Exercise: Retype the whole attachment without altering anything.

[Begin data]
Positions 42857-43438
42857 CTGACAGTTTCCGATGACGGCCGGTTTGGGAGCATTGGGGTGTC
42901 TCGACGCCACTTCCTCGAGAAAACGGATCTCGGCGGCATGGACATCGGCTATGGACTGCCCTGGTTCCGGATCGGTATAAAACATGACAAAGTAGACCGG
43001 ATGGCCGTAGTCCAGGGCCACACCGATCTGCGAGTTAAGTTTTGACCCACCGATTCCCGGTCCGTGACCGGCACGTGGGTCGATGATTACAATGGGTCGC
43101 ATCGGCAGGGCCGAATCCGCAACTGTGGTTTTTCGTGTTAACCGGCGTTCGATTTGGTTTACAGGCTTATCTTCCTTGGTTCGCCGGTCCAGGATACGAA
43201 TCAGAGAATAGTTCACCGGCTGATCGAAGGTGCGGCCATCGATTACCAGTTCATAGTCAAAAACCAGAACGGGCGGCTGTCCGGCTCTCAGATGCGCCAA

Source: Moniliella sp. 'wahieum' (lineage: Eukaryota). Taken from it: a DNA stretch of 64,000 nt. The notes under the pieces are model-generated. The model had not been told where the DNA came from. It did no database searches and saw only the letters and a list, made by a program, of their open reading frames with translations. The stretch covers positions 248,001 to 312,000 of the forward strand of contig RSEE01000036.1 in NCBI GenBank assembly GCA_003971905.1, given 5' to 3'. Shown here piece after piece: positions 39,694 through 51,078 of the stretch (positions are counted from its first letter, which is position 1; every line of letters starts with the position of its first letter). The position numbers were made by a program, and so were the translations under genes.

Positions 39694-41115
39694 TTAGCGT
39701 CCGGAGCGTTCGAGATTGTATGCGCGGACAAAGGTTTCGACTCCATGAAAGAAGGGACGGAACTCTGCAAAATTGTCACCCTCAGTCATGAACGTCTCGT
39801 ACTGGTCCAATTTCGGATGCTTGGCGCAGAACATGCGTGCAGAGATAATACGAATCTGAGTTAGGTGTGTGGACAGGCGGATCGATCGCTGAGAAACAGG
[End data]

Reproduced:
Positions 42857-43438
42857 CTGACAGTTTCCGATGACGGCCGGTTTGGGAGCATTGGGGTGTC
42901 TCGACGCCACTTCCTCGAGAAAACGGATCTCGGCGGCATGGACATCGGCTATGGACTGCCCTGGTTCCGGATCGGTATAAAACATGACAAAGTAGACCGG
43001 ATGGCCGTAGTCCAGGGCCACACCGATCTGCGAGTTAAGTTTTGACCCACCGATTCCCGGTCCGTGACCGGCACGTGGGTCGATGATTACAATGGGTCGC
43101 ATCGGCAGGGCCGAATCCGCAACTGTGGTTTTTCGTGTTAACCGGCGTTCGATTTGGTTTACAGGCTTATCTTCCTTGGTTCGCCGGTCCAGGATACGAA
43201 TCAGAGAATAGTTCACCGGCTGATCGAAGGTGCGGCCATCGATTACCAGTTCATAGTCAAAAACCAGAACGGGCGGCTGTCCGGCTCTCAGATGCGCCAA

Source: Moniliella sp. 'wahieum' (lineage: Eukaryota). Taken from it: a DNA stretch of 64,000 nt. The notes under the pieces are model-generated. The model had not been told where the DNA came from. It did no database searches and saw only the letters and a list, made by a program, of their open reading frames with translations. The stretch covers positions 248,001 to 312,000 of the forward strand of contig RSEE01000036.1 in NCBI GenBank assembly GCA_003971905.1, given 5' to 3'. Shown here piece after piece: positions 39,694 through 51,078 of the stretch (positions are counted from its first letter, which is position 1; every line of letters starts with the position of its first letter). The position numbers were made by a program, and so were the translations under genes.

Positions 39694-41115
39694 TTAGCGT
39701 CCGGAGCGTTCGAGATTGTATGCGCGGACAAAGGTTTCGACTCCATGAAAGAAGGGACGGAACTCTGCAAAATTGTCACCCTCAGTCATGAACGTCTCGT
39801 ACTGGTCCAATTTCGGATGCTTGGCGCAGAACATGCGTGCAGAGATAATACGAATCTGAGTTAGGTGTGTGGACAGGCGGATCGATCGCTGAGAAACAGG